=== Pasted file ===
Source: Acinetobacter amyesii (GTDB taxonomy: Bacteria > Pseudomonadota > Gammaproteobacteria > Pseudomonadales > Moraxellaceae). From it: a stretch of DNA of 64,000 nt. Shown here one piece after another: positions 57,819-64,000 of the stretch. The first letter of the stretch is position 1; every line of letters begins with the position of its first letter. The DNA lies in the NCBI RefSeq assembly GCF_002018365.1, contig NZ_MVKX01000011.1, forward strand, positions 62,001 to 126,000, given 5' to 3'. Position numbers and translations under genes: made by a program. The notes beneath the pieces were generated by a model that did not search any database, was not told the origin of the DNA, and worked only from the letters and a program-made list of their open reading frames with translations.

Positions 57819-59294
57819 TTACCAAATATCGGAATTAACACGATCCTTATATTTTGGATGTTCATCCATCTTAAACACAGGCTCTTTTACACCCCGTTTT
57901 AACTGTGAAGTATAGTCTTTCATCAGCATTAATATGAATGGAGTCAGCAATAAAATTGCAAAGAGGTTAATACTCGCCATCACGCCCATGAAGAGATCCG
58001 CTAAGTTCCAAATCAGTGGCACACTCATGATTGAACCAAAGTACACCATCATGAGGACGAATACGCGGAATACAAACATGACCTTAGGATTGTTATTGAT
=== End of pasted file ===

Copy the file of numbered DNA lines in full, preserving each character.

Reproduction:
Source: Acinetobacter amyesii (GTDB taxonomy: Bacteria > Pseudomonadota > Gammaproteobacteria > Pseudomonadales > Moraxellaceae). From it: a stretch of DNA of 64,000 nt. Shown here one piece after another: positions 57,819-64,000 of the stretch. The first letter of the stretch is position 1; every line of letters begins with the position of its first letter. The DNA lies in the NCBI RefSeq assembly GCF_002018365.1, contig NZ_MVKX01000011.1, forward strand, positions 62,001 to 126,000, given 5' to 3'. Position numbers and translations under genes: made by a program. The notes beneath the pieces were generated by a model that did not search any database, was not told the origin of the DNA, and worked only from the letters and a program-made list of their open reading frames with translations.

Positions 57819-59294
57819 TTACCAAATATCGGAATTAACACGATCCTTATATTTTGGATGTTCATCCATCTTAAACACAGGCTCTTTTACACCCCGTTTT
57901 AACTGTGAAGTATAGTCTTTCATCAGCATTAATATGAATGGAGTCAGCAATAAAATTGCAAAGAGGTTAATACTCGCCATCACGCCCATGAAGAGATCCG
58001 CTAAGTTCCAAATCAGTGGCACACTCATGATTGAACCAAAGTACACCATCATGAGGACGAATACGCGGAATACAAACATGACCTTAGGATTGTTATTGAT